I wrote this almost 2 years ago on the 40th anniversary of the election of the Whitlam Labor government. It seems still relevant today as we look back on Gough Whitlam’s life.
Forty years ago the Labor Party won government for the first time in 23 years in Australia. Gough Whitlam, one of the most right wing members of the Party, came to power as Prime Minister on the back of massive social movements and a strike wave in the late 60s and early 70s, both of which shifted society to the left.
To give you some example of the militancy, strike levels in the late 60s and into the 70s reached up to 1200 working days lost per thousand worker. Today the figure is less than ten.
In 1969 rolling general strikes across the country, organised by left unions, forced the bosses to release jailed union leader Clarrie O’Shea after 5 days inside and turned the penal powers into a dead letter.
It was this workers’ and societal militancy which forced the right-wing Whitlam to introduce some socially progressive reforms.
Even then, Whitlam’s narrow electoral victory was essentially on a program of modernising Australian capitalism and providing some cost effective social benefits for workers around education and health for example that were also major benefits for capital.
Whitlam’s victory also reflected the obvious fact of the forthcoming defeat of US imperialism in Vietnam and the massive social campaigns against that war. Contrary to popular belief, it was the Liberal Government in 1971 which effectively ended Australia’s military participation in the war.
The Whitlam Government introduced free university education and a universal health care scheme of sorts. It sewered working class suburbs in places like Western Sydney. It recognised China. It re-opened the equal pay case when it came to power. It ended conscription and pardoned the draft resisters. It officially ended Australia’s involvement in the Vietnam war.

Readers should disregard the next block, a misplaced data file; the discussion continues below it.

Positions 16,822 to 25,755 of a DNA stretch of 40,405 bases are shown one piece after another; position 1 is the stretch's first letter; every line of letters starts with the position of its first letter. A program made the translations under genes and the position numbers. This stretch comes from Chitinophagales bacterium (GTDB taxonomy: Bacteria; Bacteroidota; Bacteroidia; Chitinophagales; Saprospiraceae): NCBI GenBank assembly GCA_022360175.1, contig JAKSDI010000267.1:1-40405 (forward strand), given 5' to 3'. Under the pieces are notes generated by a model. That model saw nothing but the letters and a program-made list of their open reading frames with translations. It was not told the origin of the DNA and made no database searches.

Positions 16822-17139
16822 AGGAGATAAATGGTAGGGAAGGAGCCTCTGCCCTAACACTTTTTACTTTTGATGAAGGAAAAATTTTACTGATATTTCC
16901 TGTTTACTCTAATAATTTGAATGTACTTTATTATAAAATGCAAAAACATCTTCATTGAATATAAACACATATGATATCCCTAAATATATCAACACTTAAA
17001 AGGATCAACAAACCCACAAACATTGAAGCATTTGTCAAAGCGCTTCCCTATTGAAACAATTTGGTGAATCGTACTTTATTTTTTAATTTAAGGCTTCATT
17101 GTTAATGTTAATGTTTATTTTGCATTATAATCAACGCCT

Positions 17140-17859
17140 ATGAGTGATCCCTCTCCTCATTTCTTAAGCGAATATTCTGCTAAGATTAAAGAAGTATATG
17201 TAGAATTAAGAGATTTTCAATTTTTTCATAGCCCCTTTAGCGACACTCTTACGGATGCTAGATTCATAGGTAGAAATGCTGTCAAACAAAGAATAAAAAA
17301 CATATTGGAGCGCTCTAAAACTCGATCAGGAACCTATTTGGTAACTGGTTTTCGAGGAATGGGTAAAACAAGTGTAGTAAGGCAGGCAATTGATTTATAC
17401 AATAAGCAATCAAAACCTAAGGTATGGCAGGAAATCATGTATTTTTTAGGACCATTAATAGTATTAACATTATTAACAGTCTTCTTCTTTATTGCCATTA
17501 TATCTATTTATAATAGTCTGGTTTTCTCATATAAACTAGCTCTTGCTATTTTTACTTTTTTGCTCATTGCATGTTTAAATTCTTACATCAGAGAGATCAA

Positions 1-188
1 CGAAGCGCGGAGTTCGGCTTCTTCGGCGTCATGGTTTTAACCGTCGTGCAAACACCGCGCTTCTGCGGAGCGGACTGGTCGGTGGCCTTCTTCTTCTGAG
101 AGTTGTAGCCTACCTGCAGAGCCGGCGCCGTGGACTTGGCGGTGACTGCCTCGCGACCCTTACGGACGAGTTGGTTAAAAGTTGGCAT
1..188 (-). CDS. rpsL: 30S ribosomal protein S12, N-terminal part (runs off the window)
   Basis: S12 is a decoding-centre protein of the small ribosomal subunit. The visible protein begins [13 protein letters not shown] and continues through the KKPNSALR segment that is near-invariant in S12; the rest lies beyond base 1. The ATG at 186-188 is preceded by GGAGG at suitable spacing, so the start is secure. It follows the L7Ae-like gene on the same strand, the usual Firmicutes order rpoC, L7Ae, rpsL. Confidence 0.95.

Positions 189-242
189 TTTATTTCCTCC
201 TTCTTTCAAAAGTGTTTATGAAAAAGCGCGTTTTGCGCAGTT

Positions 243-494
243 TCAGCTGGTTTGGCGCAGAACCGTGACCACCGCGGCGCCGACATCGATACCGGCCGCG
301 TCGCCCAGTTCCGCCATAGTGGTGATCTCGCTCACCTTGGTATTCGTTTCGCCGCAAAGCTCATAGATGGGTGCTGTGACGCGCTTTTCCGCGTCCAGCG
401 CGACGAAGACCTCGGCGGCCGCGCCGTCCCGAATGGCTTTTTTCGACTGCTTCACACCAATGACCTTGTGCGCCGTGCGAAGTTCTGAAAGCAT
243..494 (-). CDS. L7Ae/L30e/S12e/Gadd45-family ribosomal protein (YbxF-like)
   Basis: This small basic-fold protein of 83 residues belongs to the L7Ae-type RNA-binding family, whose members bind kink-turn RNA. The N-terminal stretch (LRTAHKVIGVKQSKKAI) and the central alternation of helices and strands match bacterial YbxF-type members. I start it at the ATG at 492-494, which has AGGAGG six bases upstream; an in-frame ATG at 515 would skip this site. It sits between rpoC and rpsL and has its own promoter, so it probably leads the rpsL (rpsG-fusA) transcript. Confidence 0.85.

There was a real left in the Whitlam government. Deputy Prime Minister (for a time) Jim Cairns was one of the leaders of the anti-Vietnam movement. This left had a commitment to social spending and redistribution from the wealthy to the less well off.
The failure of the ALP left to fundamentally alter society in favour of workers is a salient lesson to all would be Jim Cairns of today. The ALP is a capitalist workers’ party and that reality, and the reality of capitalist democracy, limit its actions in government.
The Conservatives obstructed some measures such as universal health care. Whitlam went early to the polls in 1974, retained power and passed legislation to set up Medibank at a joint sitting of Parliament.
Workers went on strike throughout 1974 to win real wage increases.
However, managing capitalism means making sure that capital is profitable. The global economic crisis – the fall in profit rates around the globe as a consequence of the way capitalism is organised – was beginning around the time Whitlam came to power. The surplus out of which social spending could come was drying up.
The Australian economy worsened, unemployment went up and inflation skyrocketed. The bosses wanted a government in power that attacked workers. Whitlam tried, bringing in Bill Hayden to deliver a horror budget, a budget the usurping Fraser government kept.
Whitlam’s attacks on workers were not enough for the bourgeoisie and their Liberal Party engineered a parliamentary coup that forced Whitlam out and saw Malcolm Fraser easily win the 1975 election.
Whitlam’s government bought some social democratic reforms to Australia – about 25 years after the process had begun in European and other countries after the second world war. However that Government lived by the sword of capitalism; it died by its sword as economic crisis engulfed Australia.
It was a lesson later Labor governments have taken to heart – managing capitalism means first and foremost making sure the bosses get their profits at the expense of workers.
The Hawke Labor government was the first neoliberal government in Australia and co-opted the trade union bureaucracy into a process of shifting wealth to capital from labour to address declining profit rates.
The alternative to a neoliberal ALP is not a return to a Whitlamite ‘nirvana’. First, it wasn’t a nirvana. Workers were still exploited, making all the wealth the bosses expropriated.
Second there can be no return to the halcyon days of the late 60s and early 70s because the system has aged, profit rates now are much lower than then and the long recession can only be overcome by massive economic crisis or revolution.
The first alternative is a return to the militancy of the late 60s and early 70s. Then the task is to build a fighting alternative, a revolutionary socialist organisation committed to a society based on democracy and satisfying human need.